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Money Moves

Corporate-compliance professionals in high demand

by Ada Poon

Sally Cheng, group HR & administration manager
Simsen International Corporation Limited
Photo: Nolly Leung

To meet fast-changing market scenarios and tightening measures by the Securities and Futures Commission, corporate compliance is a core element in sustaining a healthy operation and increasing customer confidence in brokerage houses.

According to Sally Cheng, group HR & administration manager, Simsen International Corporation Limited, the battle for corporate compliance professionals is becoming as fierce as that for experienced asset managers.

"In the past, there were no personnel dedicated to corporate compliance in securities companies. It was not until five or six years ago that the role of compliance manager emerged in brokerage houses, although the banks had been doing it for years."

Compliance managers check and review all company documents, reports and processes to ensure that all information and actions taken are compliant with the rules, and rectify any potential problems or loopholes. Their daily tasks can include listening to playbacks of telephone conversations between sales representatives and customers, visiting branch offices, and auditing the Securities and Futures Financial Resources Rules (FRR) reports, among others. Simsen's compliance department was established about eight years ago to support its commitment to maintain a high standard of corporate governance and it now consists of a team of four people.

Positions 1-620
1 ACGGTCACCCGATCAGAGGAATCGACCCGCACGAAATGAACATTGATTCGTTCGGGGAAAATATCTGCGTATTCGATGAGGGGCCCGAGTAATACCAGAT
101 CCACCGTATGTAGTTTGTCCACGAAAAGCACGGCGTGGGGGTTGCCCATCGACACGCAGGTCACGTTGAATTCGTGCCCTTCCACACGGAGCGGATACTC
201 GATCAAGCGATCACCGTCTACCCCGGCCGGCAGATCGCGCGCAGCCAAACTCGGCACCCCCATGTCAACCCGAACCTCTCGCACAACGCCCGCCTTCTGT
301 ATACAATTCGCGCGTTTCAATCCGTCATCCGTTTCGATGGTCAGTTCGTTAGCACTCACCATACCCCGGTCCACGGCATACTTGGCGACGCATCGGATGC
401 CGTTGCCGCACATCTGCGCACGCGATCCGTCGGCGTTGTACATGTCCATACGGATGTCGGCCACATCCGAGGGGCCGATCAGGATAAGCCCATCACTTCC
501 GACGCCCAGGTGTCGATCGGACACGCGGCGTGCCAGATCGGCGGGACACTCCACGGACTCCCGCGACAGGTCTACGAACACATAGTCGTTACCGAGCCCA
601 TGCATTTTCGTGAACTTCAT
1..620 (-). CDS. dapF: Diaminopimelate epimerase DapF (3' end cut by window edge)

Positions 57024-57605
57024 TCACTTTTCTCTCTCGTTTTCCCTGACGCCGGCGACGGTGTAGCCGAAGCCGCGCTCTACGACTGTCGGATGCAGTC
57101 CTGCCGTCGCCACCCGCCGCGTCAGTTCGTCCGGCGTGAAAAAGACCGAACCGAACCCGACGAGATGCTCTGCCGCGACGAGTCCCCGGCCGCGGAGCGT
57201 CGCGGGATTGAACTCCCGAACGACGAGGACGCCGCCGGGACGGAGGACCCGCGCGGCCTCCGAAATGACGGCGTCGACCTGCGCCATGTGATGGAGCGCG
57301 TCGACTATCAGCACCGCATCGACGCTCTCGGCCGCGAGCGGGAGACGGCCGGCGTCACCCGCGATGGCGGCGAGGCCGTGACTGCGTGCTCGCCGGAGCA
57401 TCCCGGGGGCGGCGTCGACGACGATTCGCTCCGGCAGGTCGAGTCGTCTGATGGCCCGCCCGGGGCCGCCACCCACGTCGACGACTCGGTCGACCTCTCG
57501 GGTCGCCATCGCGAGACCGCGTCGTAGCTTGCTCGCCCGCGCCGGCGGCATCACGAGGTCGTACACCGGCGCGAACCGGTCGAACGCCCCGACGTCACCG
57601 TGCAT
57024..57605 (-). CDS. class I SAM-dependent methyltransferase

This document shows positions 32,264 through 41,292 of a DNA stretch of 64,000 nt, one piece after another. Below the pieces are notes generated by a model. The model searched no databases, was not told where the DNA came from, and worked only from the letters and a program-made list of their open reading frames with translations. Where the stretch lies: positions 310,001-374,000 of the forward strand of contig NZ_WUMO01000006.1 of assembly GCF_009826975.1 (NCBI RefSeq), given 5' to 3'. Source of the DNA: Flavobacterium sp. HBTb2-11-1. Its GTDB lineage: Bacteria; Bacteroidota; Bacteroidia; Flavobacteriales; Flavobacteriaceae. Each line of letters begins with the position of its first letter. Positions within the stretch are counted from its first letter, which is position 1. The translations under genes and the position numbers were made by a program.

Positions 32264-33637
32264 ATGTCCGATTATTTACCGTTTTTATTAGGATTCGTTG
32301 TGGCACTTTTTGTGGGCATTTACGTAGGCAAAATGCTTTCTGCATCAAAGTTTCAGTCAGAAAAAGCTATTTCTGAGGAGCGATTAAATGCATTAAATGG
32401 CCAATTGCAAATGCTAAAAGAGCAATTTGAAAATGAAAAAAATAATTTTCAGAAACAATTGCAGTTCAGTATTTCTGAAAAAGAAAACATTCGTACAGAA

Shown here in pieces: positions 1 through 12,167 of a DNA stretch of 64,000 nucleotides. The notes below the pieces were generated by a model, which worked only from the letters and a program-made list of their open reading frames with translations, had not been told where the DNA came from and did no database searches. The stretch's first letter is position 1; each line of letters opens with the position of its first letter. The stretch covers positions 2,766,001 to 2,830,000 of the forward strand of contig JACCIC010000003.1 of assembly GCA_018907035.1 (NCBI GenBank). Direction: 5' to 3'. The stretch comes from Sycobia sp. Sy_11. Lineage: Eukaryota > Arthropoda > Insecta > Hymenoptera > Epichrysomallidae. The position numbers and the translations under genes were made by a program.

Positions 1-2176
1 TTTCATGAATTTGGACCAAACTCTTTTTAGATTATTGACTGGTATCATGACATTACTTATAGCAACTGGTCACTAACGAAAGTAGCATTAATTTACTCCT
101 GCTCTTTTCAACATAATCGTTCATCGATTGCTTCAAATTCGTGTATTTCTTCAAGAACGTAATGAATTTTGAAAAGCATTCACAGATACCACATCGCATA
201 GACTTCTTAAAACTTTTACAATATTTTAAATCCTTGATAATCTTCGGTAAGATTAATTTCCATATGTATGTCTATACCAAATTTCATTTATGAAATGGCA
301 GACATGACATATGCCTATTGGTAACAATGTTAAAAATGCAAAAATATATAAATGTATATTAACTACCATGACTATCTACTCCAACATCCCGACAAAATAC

A position in corporate compliance requires professional knowledge in accounting, relevant laws, the latest rules and regulations and, most importantly, a thorough understanding of the unique operation processes and practices of each individual company. Unlike many other jobs, no single academic programme is currently available to train professionals in corporate compliance.

As market demand and the battle for talent increase, remuneration for compliance professionals is becoming more competitive. A fresh graduate typically starts as an assistant with a monthly salary in the region of HK$10,000. Moving up, top performers can become officers, assistant managers and then compliance managers. A monthly salary for a managerial-grade position generally falls somewhere between HK$35,000 and HK$50,000, plus a guaranteed bonus.

For many brokers, this investment is worthwhile to ensure that changing regulations are strictly followed, as failure to do so can cause huge damage to a company's name and business.

Simsen is currently setting up a new asset management subsidiary to keep up with market trends and respond to customers' needs for a one-stop shop of wealth management services. Its existing business units will continue to serve clients who look for specialist service relating to individual products, such as securities, bullion, futures and foreign currency. The company aims to recruit 100 staff to support the new operation in the long term.

"Degree holders who are interested in financial markets, keen to listen, active and outgoing, results-oriented, and have a broad people network are highly suitable for the role," Ms Cheng says.

As an employee of Simsen, Ms Cheng has received generous subsidies to further her studies as part of a corporate management programme to obtain a professional membership of The Hong Kong Institute of Chartered Secretaries. To attract high-calibre employees and retain existing staff, Simsen will continue to provide employees with in-house and external training to support people development and create career prospects. This strategy is widely supported by the company and an annual fund of HK$300,000 has been allocated to support the related initiatives.


Taken from Career Times 10 August 2007, p. A11

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